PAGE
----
Dealflow overflow. Other investment news crossing our desks:

  • SWEN Capital Partners closed its Blue Ocean Fund, which invests in ocean health and ecosystem regeneration, at €170 million ($182 million).
  • Investments in Closed Loop Partners’ and Brookfield’s recycling company, Circular Services, approached $1 billion with new commitments from Microsoft, Nestlé, PepsiCo, SK Group, Starbucks and Unilever.
  • Robeco raised €130 million ($139 million) to offer private debt to help small and mid-sized companies in northern Europe bolster sustainability initiatives.
  • California-based Andes clinched $30 million with backing from Bayer’s venture fund to make soil treatments that help farmland absorb more carbon.

Signals: Climate Finance

Global Innovation Lab develops new financial models to tackle climate challenges in emerging markets. Global finance is not keeping up with the urgent challenge of decarbonizing the economy and helping communities adapt to a rapidly changing climate. That’s why we look forward each year to the Global Innovation Lab for Climate Finance’s latest batch of creative ideas. The investor-led initiative, managed by the Climate Policy Initiative, selects roughly a half-dozen climate finance ideas to help develop and commercialize. This year’s six winners are working on solutions from transitioning degraded lands in Brazil to supporting climate startups in Africa. The cohort represents the Lab’s new focus on gender equity (for context, see, “Gender lens + climate finance = broader reach”)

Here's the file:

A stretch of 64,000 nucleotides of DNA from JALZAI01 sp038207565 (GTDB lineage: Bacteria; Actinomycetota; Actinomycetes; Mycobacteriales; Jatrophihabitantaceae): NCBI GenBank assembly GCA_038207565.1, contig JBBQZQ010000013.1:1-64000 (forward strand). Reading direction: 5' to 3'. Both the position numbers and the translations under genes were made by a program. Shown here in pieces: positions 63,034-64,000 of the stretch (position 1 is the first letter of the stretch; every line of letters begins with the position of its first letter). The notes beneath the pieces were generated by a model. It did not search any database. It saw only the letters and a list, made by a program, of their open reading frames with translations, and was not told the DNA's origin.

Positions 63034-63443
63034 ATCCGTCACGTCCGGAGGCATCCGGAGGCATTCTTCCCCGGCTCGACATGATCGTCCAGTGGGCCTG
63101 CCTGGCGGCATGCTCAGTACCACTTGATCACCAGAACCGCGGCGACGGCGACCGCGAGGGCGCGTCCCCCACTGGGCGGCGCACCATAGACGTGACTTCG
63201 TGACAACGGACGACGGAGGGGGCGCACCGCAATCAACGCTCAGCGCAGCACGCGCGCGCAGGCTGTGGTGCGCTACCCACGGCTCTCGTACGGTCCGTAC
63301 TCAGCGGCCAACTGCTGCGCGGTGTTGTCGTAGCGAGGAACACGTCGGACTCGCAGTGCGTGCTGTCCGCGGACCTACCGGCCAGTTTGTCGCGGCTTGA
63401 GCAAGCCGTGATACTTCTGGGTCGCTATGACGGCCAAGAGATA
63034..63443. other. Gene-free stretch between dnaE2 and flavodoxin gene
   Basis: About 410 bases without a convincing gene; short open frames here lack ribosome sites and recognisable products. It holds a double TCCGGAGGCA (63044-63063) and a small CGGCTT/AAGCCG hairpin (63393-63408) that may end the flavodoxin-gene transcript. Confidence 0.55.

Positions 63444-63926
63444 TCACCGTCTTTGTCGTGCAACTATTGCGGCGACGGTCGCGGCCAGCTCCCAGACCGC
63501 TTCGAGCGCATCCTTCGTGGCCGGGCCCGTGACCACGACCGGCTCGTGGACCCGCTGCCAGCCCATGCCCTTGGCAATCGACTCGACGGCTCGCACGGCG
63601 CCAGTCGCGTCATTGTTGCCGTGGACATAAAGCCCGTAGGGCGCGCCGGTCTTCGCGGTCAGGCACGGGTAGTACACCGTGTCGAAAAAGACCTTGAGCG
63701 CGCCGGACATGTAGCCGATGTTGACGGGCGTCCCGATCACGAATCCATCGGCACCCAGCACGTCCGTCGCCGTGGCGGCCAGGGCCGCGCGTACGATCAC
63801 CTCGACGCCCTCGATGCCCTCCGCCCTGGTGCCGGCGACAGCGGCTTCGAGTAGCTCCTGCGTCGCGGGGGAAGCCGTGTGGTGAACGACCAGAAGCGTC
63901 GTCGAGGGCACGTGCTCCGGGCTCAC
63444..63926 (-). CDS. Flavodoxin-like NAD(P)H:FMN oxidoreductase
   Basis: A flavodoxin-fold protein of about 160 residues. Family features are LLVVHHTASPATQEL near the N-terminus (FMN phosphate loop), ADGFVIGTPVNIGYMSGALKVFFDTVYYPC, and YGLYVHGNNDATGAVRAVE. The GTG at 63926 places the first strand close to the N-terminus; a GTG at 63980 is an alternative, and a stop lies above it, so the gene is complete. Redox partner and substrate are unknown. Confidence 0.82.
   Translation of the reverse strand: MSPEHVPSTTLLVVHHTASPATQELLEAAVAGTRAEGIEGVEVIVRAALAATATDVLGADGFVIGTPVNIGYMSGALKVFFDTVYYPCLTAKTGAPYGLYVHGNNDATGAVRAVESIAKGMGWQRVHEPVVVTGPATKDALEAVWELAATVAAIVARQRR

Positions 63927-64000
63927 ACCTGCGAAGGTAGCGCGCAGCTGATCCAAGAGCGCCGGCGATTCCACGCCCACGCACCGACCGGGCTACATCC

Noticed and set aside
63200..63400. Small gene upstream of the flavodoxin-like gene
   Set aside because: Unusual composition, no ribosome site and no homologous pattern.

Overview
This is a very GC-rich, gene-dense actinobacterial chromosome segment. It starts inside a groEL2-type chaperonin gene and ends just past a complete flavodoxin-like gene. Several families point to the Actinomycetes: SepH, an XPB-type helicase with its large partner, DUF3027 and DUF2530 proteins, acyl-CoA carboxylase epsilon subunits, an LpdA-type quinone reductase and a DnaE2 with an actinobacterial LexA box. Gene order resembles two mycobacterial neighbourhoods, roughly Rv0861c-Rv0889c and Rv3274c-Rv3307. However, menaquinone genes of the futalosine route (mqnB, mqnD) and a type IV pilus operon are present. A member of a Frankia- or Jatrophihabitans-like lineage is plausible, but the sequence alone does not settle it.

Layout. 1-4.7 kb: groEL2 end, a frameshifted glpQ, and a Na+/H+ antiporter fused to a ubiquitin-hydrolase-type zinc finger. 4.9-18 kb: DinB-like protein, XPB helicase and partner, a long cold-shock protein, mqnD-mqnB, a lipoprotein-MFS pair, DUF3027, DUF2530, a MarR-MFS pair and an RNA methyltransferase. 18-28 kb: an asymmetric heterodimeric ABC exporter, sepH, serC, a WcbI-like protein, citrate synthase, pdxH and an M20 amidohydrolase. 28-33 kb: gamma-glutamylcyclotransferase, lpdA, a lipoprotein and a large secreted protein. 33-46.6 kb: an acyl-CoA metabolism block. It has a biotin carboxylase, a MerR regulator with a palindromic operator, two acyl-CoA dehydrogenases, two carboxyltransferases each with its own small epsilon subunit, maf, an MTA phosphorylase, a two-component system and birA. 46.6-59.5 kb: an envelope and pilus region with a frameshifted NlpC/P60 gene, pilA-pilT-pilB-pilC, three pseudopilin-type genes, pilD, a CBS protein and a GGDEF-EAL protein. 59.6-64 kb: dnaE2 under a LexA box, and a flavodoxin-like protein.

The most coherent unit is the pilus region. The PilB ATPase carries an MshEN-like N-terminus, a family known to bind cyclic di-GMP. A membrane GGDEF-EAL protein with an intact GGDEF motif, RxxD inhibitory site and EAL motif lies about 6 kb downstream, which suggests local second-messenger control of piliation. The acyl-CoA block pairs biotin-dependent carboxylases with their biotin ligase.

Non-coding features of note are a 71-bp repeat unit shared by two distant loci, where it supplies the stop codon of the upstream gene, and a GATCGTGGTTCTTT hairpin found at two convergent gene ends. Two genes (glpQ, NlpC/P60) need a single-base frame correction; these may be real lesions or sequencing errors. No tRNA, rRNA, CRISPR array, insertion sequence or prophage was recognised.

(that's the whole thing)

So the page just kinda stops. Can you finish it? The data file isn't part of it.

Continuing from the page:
• Affordable, green homes. Africa’s housing shortage of 50 million homes is worsening with urbanization, population growth and climate change. Social Infra Ventures plans to build small-scale, mixed developments in Africa’s secondary cities with rent-to-own units for lower-income and vulnerable groups, including migrants and women. “We hope to achieve a paradigm shift in the sector by offering green, climate resilient housing for low-income families that considers the needs of women in particular,” says Anna Vilarrubi of SIV, which is planning a pilot in Morocco with Cardano Development.